The Close of Camping Season: How to Winterize Your RV

Do-it-yourself tips and tricks to preparing your recreational vehicle for winter

Each new season brings new sights, activities, and traditions that add a new twist to the RVing experience. Whether it’s revising the packing list, seeking out new destination types, or parking the RV altogether, preparation is the key to every season in an RV.

For some campers, winter brings an end to on-the-road fun. If you park your recreational vehicle for the winter, some preparation is necessary to prevent the potential of costly repairs. With the right supplies and enough knowledge, winterizing your RV is an easy do-it-yourself project.

Supply list

The most important step of any project is making sure you have the right supplies, preparing your RV for winter is no different. Gather the following items, and purchase any you may not have from your local RV store:

  • Owner’s manual specific to your model. Many have specific recommendations regarding winterizing.
  • Two to three gallons of non-toxic RV antifreeze. The length and layout of your plumbing lines determine the amount needed.
  • A water heater by-pass kit. Some RVs will already have one installed.
  • A wand to clean out holding tanks or a product like Flush King. This step is unnecessary if the RV has a built-in tank flushing system.
  • Basic hand tools for assorted tasks such as removing drain plugs.
  • WD-40 lubricant.
  • A water pump converter kit.
  • Cleaning supplies and garbage bags.

Prevent plumbing freeze

The most important aspect of winterizing involves the plumbing system. A failure to protect the plumbing system can result in water lines or tanks freezing, expanding, and breaking if water remains onboard, which can be a costly mistake. Take the following steps before parking for winter:

  • Remove any inline water filters. Use a bypass hose at sink faucets when the filter is removed.
  • Locate and drain the fresh water holding tank.
  • Drain and flush gray and black water holding tanks. If you don’t have a built-in tank flushing system, use a wand or Flush King to clean out the black tank. Lubricate valves with WD-40.
  • Remove the drain plug and open the pressure relief valve on the water heater to drain.
  • Open all faucets, including the toilet valve and outside shower, and flush the toilet to remove all water from lines. Remove the drain plugs of the low point water drain lines for both cold and hot water lines. Recap drains and close faucet once fully drained.
  • Make sure you have a by-pass kit installed on the water heater, so it doesn’t fill up with antifreeze during the next step.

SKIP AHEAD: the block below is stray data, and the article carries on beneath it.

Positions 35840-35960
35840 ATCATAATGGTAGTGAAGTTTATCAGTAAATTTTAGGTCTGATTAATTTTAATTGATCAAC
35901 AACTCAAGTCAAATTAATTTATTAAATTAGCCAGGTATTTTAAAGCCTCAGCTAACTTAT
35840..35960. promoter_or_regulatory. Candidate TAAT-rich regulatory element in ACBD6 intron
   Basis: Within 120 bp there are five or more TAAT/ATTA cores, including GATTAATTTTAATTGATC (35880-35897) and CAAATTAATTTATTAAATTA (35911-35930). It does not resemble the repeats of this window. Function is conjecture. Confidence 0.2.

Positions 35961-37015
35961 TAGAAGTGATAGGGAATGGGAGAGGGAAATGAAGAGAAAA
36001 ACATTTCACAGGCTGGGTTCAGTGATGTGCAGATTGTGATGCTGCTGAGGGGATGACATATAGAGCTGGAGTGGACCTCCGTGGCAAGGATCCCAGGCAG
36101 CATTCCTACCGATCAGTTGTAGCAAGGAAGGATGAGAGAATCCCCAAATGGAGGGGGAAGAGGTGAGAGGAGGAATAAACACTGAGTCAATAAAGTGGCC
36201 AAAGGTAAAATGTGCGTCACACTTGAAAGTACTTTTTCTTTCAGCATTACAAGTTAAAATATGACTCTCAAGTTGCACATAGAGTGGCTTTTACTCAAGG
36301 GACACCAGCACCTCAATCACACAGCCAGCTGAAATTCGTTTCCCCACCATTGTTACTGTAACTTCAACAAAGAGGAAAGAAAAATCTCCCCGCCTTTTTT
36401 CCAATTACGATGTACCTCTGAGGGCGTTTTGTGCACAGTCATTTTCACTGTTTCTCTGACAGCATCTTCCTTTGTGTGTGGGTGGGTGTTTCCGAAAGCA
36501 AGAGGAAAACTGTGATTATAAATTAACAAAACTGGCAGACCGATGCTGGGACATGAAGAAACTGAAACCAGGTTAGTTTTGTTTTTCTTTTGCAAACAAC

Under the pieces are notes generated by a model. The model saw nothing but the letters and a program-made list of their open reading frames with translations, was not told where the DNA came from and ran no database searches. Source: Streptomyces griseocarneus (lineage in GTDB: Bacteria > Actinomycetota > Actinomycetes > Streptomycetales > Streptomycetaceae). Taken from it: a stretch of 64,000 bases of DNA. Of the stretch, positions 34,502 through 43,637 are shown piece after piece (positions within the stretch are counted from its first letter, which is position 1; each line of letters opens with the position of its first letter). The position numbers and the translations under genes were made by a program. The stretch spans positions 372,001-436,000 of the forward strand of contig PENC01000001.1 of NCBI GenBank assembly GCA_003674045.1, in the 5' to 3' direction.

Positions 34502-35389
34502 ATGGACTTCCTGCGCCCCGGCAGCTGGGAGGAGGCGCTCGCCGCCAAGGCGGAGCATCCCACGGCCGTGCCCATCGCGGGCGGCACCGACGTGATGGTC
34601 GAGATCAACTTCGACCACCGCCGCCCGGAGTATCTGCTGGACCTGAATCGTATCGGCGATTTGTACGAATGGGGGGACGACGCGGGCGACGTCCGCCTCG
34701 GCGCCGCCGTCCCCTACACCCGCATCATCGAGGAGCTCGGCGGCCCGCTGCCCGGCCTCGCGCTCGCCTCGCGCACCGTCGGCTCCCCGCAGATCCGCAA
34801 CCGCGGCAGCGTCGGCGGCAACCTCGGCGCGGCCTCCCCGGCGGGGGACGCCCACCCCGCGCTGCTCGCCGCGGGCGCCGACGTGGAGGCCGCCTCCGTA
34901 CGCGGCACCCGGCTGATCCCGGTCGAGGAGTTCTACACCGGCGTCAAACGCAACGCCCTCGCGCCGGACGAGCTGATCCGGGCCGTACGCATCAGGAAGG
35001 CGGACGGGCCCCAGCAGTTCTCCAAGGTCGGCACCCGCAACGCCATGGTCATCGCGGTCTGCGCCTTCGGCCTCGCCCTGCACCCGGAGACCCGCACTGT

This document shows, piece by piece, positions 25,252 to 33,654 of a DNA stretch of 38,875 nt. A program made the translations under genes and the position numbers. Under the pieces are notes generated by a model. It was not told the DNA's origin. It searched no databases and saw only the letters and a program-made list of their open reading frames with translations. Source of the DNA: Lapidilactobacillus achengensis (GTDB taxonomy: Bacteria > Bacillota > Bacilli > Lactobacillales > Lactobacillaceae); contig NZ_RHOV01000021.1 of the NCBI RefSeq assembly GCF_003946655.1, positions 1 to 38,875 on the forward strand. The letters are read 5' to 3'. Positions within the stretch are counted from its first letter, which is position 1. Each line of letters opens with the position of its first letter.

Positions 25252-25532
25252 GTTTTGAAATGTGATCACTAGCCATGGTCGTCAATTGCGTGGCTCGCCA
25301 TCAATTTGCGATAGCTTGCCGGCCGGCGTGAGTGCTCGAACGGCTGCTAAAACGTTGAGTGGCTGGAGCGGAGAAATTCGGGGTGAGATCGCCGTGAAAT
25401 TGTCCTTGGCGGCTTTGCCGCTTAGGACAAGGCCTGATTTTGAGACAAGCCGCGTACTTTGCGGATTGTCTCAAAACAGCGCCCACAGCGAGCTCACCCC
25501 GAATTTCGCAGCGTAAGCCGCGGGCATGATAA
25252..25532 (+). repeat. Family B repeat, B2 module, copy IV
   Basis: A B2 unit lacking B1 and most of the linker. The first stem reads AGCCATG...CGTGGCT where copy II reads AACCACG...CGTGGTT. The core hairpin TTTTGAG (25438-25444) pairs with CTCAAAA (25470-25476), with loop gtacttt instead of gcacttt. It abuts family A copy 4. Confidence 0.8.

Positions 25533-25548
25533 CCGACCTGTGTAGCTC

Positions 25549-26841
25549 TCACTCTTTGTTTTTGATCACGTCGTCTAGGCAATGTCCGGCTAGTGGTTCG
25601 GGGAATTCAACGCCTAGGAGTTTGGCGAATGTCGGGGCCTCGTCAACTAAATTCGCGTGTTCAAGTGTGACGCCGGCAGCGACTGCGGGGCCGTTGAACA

• Disconnect the line coming from the holding tank for fresh water, connect clear tubing, and place the free end of the tubing into a container of non-toxic RV antifreeze.
  • Turn on the water pump and allow the system to pressurize. Slowly open the hot and cold valves until the antifreeze appears through the faucet. Don’t forget the outside shower. Also, flush the toilet until antifreeze appears.
  • Remove the screen over the outside city water inlet and push in on the valve with a screwdriver until you see antifreeze. Replace screen.
  • Pour a cup of antifreeze down each drain, into the toilet, and flush into the holding tank.
  • Tighten all faucets to make sure they are closed.

Finishing touches

Now that you’ve completed the more complicated (and important) plumbing-related steps of the checklist move onto the easier tasks such as:

  • Clean up. Clean out the refrigerator, wipe and clean interior, wash and wax the vehicle, and scrub the awnings.
  • Check seals. Examine seals around exterior doors and windows and caulk if any gaps are present.
  • Assess vents and roof. Make sure there are no potential leaks and repair any trouble areas.
  • Store unnecessary lines and hoses. Disconnect 120-volt line cord and clean and store sewer hose.
  • Park and stabilize. Use the emergency brake and wheel chocks; make sure RV does not rock.

The close of camping season is bittersweet but preparing your RV for winter helps guarantee that you’ll be ready to roll again at the start of spring. Take the time to get familiar with the steps of winterizing your RV and protect your home away from home from the effects of the cold.